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‘East WillyB’ Skewers Hipster ‘Burg With Humor

Aymar Jean Christian April 19, 2011 uncategorized 3 Comments

Posted at Tubefilter!

If The Burg is for Lovers, it’s also, according to East Willy B, for Latinos.

The new comedy series about a diverse community in Bushwick (or East Williamsburg) hopes to capitalize on both the popularity of Brooklyn among web series and the growing Latino market online.

Premiering last week  at a packed screening at Anthology Film Archives, sponsored by Licor 43, East WillyB centers on Willy Reyes, Jr., the self-proclaimed Nuyorican “King of Bushwick.” Willy owns a bar catering to Latinos in a community on the verge of gentrification. His ex-girlfriend and business partner wants him to upgrade the bar to cater to the coming influx of hipsters, but Willy would rather not.

The series humorously explores the complexities of gentrification: from the people within the community who accept the trend to the real estate agents who re-brand neighborhoods, all while giving audiences a big cast of crazy characters.

Creator/Producers Yamin Segal and Julia Grob

Creators Julia Grob, an actress, producer and Brown University graduate, and Yamin Segal, a filmmaker and NYU alum, created the series to target a “new generation” of Latinos: English-speaking, educated and raised in multicultural communities.

“It was important for us to come out as the trends were emerging,” Grob said, adding that the bulk of the Latino population in the US is young and the Spanish-language programming of Univision is seen as for the older generation.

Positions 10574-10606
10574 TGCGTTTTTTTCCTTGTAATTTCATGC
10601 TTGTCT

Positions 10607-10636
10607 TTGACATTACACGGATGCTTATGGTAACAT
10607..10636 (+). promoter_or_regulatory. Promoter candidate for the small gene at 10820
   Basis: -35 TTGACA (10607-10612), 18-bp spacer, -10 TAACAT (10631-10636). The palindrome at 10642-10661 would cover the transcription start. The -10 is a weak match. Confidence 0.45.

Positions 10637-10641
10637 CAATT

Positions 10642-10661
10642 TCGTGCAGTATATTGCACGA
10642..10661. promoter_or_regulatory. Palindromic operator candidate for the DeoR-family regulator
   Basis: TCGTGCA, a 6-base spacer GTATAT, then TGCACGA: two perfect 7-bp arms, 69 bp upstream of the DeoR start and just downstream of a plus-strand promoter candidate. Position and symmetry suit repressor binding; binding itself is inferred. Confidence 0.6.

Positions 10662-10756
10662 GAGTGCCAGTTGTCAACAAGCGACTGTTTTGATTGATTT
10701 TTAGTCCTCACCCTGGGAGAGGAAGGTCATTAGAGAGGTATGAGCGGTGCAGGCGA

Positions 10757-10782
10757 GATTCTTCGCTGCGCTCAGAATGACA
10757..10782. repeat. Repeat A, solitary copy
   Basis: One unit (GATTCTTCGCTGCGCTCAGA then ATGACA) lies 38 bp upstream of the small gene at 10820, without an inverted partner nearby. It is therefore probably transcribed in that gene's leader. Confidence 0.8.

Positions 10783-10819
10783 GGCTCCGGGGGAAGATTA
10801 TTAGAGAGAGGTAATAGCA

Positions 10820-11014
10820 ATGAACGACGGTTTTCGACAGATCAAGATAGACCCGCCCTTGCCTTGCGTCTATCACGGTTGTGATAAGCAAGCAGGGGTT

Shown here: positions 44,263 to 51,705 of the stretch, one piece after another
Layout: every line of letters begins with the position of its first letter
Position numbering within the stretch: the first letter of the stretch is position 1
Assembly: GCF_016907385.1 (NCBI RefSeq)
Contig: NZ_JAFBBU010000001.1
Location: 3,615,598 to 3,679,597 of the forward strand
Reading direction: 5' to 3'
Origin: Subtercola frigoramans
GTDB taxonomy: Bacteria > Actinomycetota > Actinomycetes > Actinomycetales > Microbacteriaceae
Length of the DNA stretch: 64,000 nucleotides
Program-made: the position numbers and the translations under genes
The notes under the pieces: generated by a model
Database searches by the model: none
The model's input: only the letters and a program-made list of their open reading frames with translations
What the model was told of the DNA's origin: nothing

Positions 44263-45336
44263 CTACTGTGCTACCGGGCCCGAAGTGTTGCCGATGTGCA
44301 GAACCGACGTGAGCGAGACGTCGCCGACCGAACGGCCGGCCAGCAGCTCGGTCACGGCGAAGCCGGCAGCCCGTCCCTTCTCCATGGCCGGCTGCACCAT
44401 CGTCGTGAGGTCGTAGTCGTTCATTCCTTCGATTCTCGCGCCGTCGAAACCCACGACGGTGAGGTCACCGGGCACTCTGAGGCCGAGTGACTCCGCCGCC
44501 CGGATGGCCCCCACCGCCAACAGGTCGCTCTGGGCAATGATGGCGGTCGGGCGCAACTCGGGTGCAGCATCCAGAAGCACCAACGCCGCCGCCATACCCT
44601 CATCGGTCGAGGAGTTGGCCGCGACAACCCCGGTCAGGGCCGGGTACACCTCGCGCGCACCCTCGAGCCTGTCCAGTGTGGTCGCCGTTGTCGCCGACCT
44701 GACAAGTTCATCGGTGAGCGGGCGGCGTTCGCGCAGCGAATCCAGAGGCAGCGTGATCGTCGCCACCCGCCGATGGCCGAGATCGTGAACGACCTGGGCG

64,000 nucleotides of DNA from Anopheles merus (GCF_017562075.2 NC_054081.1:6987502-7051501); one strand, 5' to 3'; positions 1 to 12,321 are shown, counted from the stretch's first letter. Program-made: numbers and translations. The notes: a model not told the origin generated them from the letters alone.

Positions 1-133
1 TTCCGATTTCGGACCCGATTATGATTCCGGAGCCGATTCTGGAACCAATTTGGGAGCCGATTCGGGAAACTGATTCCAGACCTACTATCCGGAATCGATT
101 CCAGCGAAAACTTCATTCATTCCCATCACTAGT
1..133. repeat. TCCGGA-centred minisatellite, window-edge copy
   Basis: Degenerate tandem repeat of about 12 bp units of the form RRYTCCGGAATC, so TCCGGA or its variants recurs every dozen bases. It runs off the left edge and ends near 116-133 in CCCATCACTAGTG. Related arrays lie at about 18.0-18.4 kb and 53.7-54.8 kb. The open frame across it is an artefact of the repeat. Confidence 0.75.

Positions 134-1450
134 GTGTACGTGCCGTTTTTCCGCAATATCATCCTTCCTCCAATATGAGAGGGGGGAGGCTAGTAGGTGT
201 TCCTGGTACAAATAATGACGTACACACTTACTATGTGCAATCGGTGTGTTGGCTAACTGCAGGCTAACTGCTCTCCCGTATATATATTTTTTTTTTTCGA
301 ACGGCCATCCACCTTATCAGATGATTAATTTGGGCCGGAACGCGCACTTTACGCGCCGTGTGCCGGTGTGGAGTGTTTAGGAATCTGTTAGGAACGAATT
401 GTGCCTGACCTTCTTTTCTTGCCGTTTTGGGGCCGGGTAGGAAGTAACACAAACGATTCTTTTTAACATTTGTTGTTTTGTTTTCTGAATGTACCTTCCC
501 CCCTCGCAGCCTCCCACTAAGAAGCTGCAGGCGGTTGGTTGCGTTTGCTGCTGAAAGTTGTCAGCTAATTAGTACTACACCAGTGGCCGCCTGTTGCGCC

The two producers spent time in LA pitching the show to networks but were told they were too “early.” Coming out with the show independently allowed them to get ahead of the trend.

As of now the web series is only releasing six episodes along with some viral content, with a plan for over two dozen episodes once a sponsor comes on.

East WillyB has a professional look and serious actors, may of whom have appeared in prominent indie films and TV shows from Dexter to Royal Pains, but the series was made without sponsorship. Licor 43, a popular European brand looking to move into the US market, approached them after the series was shot, a testament to the producers own marketing efforts, which have landed them coverage on MTV Tr3s and The L Mag, among other publications (UPDATE: New York Daily News).

“It really comes back to knowing your niche,” said Segal on how the series focused on its target population of young Latinos of all nationalities.

“The exciting thing about sponsorship as well is a lot of brands are trying to reach this population that we’re trying to reach,” Grob said, adding that Licor 43 is excited about the series and the creators are in conversations with a number of brands to sponsor the rest of the show.

East WillyB takes some serious shots at gentrification. Between the episodes, there are videos profiling community organizers working toward social justice and spoofs on real estate marketing. But at the end of the day, both Grob and Segal didn’t want to preach.

“This is about having fun as well,” Segal said. “It’s out there so people can have a good time and laugh.”

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About The Author

Aymar Jean Christian is assistant professor of communication at Northwestern University. He writes about media and society for a number of publications. For more information, click the "About" tab at the top of the page.

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